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Scott Roberts, Sacramento, California
The twitches in Scott Roberts’ head started when he was just 12. His involuntary head movements were misdiagnosed as Tourette’s Syndrome, and for 17 years he took medication prescribed for that condition, as the twitches progressed to violent twists that affected his whole back.
Even his gait was affected, pulling him to the right. By 2008 the symptoms had become so severe that he need assistance walking, and, at age 27, he had to start using a wheelchair and take a medical leave from work that would stretch to two-and-a-half years.
During that leave, Scott’s physician determined that it was not Tourette’s at all that was producing his problems but a rare disorder called cervical dystonia or spasmodic torticollis that most often occurs in middle-aged women. The severity of the involuntary muscle contractions, twisting his back so hard he would fall, made it even rarer.
“The pain from the twisting was so bad it felt like I was waiting for my spine to snap,” says Scott.
Cervical dystonia is a newer diagnosis, only recognized in the past 30 years or so. That, combined with the rarity of the condition, mean patient numbers are low and studies are few. So, for six months, his doctors tried medication after medication to control his symptoms, but nothing worked.
“They were dumping toxins in me. I felt like a guinea pig,” says Scott. “Nothing against the doctors. I understand that’s just how it is.”
All the doctors could offer were a host of opioid narcotics for the pain. After exhausting the pharmaceutical options, the next step was deep brain stimulation surgery to implant an electrode that would block the signals that were causing his muscles to contract.
The surgery to place the implant in the brain and the battery in the chest is a long one, taking 10-12 hours. Unfortunately for Scott, the surgery left him with a life-threatening MRSA infection, so the device was removed and they tried again. The second attempt worked, but six months later a battery change surgery resulted in another infection that required the whole thing to be removed and replaced again. The associated pain put him out of work again from June 2016 to April 2017.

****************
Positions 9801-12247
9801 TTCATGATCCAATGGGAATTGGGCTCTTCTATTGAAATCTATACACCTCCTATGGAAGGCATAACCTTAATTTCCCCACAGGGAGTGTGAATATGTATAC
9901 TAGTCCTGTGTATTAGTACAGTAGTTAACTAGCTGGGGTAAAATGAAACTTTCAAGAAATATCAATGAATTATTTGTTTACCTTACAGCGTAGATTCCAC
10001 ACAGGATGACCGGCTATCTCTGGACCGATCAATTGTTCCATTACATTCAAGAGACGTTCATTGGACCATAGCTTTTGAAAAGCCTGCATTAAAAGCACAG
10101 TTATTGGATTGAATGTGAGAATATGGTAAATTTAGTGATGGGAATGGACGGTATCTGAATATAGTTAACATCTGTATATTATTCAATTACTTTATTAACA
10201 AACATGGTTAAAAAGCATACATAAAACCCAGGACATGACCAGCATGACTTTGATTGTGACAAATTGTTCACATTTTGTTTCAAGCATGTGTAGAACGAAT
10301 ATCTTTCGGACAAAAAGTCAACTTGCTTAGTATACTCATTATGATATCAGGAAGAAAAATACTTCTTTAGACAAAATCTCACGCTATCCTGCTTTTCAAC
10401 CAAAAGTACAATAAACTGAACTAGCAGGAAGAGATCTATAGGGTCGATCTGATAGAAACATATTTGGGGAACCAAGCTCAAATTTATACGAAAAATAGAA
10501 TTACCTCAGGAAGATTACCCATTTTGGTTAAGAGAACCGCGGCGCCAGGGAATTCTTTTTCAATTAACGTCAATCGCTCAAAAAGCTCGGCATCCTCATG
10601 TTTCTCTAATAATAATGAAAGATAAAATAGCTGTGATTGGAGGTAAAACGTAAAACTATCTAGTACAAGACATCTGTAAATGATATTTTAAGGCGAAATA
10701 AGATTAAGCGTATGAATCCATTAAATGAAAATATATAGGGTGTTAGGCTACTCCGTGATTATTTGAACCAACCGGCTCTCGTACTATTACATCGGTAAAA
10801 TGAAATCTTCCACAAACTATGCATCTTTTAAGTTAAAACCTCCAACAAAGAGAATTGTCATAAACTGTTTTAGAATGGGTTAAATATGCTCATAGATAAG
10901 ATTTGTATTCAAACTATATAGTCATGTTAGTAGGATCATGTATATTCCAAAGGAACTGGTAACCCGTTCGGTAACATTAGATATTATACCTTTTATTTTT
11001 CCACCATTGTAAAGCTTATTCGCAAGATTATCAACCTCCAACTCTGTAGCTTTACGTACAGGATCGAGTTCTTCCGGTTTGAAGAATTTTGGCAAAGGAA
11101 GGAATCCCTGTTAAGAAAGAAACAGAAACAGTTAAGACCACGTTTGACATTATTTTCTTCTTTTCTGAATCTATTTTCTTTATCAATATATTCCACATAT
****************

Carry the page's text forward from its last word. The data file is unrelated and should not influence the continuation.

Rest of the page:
All in all, Scott was out of work for more than three years, battling pain and, as he girlfriend describes it, “walking around like a zombie” from all the opioids and other medications: Tramadol, Percocet, Valium, Flexeril, Gabapentin, Klonopin, morphine, and others.
“Instead of flooding myself with pharmaceuticals, I decided to give medical cannabis a try,” Scott says. It worked. Soon, he was reducing or eliminating the other medications and experiencing pain relief.
When Scott went back to work as a county employee in April 2017, he decided he needed to comply with workplace medication rules, so he’s again taking a “host of pharmaceuticals.”
“I know what works, but it’s promotion time,” he says. “People respect my work, but they don’t know my personal story.”
Scott is hoping to see real employment protections for patients in California and a change to federal law. He’s lobbied his elected officials and sent his story to his Congressman, Rep. Ami Bera MD, asking him to help get the federal government to recognize that cannabis should not be Schedule I.
“It’s the stigma that people have, but this is real medicine,” Scott says. “People use medical cannabis for real reasons.
This profile was originally published in the February 2018 ASA Activist Newsletter
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